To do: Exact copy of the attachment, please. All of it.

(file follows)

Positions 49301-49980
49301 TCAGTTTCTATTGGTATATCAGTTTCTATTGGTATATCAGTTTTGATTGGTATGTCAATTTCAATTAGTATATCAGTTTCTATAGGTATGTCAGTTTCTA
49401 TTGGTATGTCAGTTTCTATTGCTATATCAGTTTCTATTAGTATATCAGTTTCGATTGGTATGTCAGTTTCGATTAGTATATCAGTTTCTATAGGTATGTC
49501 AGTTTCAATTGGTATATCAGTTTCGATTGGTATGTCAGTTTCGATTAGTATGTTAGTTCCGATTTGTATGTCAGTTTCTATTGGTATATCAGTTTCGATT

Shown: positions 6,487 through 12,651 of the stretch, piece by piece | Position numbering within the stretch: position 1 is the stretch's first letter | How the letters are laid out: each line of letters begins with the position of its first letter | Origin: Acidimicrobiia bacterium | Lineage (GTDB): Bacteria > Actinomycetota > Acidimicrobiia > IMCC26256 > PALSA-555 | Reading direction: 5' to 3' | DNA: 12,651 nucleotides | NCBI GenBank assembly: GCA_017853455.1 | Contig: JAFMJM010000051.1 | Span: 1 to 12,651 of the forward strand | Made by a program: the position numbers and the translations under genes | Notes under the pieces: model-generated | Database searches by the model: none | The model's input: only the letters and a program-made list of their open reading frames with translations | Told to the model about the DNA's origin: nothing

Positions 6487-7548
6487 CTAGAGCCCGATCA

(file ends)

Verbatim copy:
Positions 49301-49980
49301 TCAGTTTCTATTGGTATATCAGTTTCTATTGGTATATCAGTTTTGATTGGTATGTCAATTTCAATTAGTATATCAGTTTCTATAGGTATGTCAGTTTCTA
49401 TTGGTATGTCAGTTTCTATTGCTATATCAGTTTCTATTAGTATATCAGTTTCGATTGGTATGTCAGTTTCGATTAGTATATCAGTTTCTATAGGTATGTC
49501 AGTTTCAATTGGTATATCAGTTTCGATTGGTATGTCAGTTTCGATTAGTATGTTAGTTCCGATTTGTATGTCAGTTTCTATTGGTATATCAGTTTCGATT

Shown: positions 6,487 through 12,651 of the stretch, piece by piece | Position numbering within the stretch: position 1 is the stretch's first letter | How the letters are laid out: each line of letters begins with the position of its first letter | Origin: Acidimicrobiia bacterium | Lineage (GTDB): Bacteria > Actinomycetota > Acidimicrobiia > IMCC26256 > PALSA-555 | Reading direction: 5' to 3' | DNA: 12,651 nucleotides | NCBI GenBank assembly: GCA_017853455.1 | Contig: JAFMJM010000051.1 | Span: 1 to 12,651 of the forward strand | Made by a program: the position numbers and the translations under genes | Notes under the pieces: model-generated | Database searches by the model: none | The model's input: only the letters and a program-made list of their open reading frames with translations | Told to the model about the DNA's origin: nothing

Positions 6487-7548
6487 CTAGAGCCCGATCA